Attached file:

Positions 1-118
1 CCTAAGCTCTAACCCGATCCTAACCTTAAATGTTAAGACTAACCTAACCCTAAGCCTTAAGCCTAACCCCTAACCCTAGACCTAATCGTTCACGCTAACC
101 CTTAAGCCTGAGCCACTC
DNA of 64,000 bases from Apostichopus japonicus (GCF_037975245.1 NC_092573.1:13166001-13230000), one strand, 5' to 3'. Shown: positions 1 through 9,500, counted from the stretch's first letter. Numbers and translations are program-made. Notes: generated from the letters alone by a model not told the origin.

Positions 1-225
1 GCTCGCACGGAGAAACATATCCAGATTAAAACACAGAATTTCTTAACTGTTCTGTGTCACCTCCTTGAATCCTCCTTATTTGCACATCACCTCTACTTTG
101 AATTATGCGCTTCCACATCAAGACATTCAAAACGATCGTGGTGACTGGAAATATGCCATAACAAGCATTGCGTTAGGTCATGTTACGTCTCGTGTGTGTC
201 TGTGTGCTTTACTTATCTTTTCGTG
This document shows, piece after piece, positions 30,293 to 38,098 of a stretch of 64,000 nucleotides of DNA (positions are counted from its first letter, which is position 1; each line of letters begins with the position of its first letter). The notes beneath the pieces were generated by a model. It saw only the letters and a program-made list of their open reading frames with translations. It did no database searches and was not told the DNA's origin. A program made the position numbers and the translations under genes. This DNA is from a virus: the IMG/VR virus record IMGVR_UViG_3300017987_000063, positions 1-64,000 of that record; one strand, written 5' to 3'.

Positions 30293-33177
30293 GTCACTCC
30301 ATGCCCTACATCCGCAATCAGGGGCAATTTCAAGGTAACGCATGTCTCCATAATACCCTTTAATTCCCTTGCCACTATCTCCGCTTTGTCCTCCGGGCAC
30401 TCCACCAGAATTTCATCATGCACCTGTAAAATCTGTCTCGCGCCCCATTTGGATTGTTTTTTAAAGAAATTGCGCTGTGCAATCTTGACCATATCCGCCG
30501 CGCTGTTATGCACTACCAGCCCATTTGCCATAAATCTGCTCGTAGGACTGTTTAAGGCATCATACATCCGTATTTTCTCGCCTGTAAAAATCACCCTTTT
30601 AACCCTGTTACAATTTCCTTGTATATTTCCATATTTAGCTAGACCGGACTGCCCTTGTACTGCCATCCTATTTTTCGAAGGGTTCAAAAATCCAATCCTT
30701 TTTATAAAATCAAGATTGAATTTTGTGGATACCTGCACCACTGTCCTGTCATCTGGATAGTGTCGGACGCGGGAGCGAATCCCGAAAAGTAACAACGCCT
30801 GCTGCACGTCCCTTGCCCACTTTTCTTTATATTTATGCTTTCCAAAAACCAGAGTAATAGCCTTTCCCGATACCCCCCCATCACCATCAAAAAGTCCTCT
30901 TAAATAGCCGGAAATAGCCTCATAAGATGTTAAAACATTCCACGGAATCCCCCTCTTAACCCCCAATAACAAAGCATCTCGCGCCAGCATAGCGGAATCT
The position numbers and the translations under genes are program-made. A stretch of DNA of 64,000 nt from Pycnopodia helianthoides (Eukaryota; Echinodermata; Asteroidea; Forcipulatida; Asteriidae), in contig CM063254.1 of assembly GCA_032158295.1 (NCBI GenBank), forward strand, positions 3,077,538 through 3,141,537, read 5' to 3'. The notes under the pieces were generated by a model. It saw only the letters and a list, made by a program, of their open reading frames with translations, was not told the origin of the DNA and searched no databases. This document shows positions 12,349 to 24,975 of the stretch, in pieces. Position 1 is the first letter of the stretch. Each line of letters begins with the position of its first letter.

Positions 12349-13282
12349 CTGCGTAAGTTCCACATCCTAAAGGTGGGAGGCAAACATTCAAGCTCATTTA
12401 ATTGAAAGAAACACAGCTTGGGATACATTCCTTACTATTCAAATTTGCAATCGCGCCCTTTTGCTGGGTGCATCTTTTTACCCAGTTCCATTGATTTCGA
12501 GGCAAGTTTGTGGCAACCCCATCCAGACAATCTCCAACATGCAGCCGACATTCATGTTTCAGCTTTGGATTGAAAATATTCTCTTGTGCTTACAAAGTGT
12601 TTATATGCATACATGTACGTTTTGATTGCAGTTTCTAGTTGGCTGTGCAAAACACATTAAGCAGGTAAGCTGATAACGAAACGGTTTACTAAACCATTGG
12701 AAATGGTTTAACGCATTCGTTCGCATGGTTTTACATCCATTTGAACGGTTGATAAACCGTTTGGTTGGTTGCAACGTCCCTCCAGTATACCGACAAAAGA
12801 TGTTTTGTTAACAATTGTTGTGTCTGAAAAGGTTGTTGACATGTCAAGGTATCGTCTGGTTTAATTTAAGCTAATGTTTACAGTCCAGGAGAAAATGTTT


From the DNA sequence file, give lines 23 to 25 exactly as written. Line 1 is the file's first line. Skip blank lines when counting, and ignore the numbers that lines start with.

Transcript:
12501 GGCAAGTTTGTGGCAACCCCATCCAGACAATCTCCAACATGCAGCCGACATTCATGTTTCAGCTTTGGATTGAAAATATTCTCTTGTGCTTACAAAGTGT
12601 TTATATGCATACATGTACGTTTTGATTGCAGTTTCTAGTTGGCTGTGCAAAACACATTAAGCAGGTAAGCTGATAACGAAACGGTTTACTAAACCATTGG
12701 AAATGGTTTAACGCATTCGTTCGCATGGTTTTACATCCATTTGAACGGTTGATAAACCGTTTGGTTGGTTGCAACGTCCCTCCAGTATACCGACAAAAGA